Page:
In its challenge to the “contraception mandate” of the Affordable Care Act, Hobby Lobby claims
that certain forms of birth control—Plan B, “ella,” and IUDs—induce abortion and therefore go against the owners’ religious beliefs. The government’s response is that none of these contraceptives ends a pregnancy. Rather, they prevent implantation in the uterine lining.
The rejoinder, from supporters of Hobby Lobby and Conestoga Wood Specialties, is that this doesn’t matter. “Although the government has made statements that terminating a fertilized embryo before it implants in the uterus is not an abortion,” writes Bart Stupak and Democrats for Life in an amicus brief
filed in support of Hobby Lobby, “the relevant matter for claim of conscience … is plaintiffs’ belief that a distinct human life begins at fertilization. It is no salve … to be told that the government defines abortion differently.”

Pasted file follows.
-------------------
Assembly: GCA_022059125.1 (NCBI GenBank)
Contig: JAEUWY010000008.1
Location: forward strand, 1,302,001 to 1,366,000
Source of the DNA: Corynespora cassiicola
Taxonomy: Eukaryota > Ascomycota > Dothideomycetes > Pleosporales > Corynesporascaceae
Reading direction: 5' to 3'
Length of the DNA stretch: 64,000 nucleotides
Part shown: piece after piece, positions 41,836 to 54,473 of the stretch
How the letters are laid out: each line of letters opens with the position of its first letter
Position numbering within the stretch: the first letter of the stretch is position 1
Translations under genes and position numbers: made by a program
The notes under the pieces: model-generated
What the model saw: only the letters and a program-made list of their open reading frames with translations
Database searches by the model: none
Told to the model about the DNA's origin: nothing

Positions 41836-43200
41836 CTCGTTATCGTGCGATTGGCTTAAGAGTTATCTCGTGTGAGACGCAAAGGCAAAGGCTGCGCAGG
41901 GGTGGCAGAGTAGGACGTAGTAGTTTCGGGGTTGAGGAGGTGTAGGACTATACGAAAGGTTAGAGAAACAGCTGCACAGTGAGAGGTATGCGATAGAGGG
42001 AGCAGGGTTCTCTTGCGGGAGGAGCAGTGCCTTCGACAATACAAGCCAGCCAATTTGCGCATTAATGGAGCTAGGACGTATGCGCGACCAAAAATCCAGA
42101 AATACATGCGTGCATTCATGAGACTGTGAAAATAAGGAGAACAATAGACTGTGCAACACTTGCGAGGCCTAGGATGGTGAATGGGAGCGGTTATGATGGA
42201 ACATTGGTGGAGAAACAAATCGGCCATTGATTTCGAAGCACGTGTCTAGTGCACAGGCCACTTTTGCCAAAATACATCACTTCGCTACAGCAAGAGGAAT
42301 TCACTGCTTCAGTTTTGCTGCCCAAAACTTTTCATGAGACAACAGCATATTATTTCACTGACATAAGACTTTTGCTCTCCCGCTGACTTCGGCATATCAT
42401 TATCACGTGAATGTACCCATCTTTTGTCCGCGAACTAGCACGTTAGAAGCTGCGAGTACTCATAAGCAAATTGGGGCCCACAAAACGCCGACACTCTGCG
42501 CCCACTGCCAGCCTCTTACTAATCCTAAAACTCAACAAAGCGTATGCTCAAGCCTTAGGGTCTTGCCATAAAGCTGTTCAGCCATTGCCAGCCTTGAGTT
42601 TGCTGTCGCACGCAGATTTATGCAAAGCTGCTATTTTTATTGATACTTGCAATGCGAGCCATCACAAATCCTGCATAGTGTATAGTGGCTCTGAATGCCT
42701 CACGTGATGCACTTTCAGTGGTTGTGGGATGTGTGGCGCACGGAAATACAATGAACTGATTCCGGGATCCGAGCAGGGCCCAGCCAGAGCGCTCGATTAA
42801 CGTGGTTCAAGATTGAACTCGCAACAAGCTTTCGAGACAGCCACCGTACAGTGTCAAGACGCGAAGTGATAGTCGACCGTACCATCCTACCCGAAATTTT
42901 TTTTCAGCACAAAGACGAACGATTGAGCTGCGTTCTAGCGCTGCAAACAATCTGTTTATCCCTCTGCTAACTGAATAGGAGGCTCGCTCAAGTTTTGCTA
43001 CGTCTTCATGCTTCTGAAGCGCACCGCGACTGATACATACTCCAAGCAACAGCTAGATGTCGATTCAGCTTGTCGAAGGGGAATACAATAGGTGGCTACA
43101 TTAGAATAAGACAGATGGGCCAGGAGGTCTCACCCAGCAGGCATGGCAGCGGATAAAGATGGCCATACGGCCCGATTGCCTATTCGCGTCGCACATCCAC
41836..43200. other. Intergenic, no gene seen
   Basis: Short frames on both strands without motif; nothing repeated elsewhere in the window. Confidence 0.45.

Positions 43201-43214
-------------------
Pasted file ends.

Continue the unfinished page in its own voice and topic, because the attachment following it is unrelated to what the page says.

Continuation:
There’s no doubt that this belief is sincere. But what’s fascinating is the extent to which, for conservative evangelicals, it’s new
. So new, in fact, that when Hobby Lobby’s president, Steve Green, was a child in the 1960s, it was the minority view among American evangelical Protestants.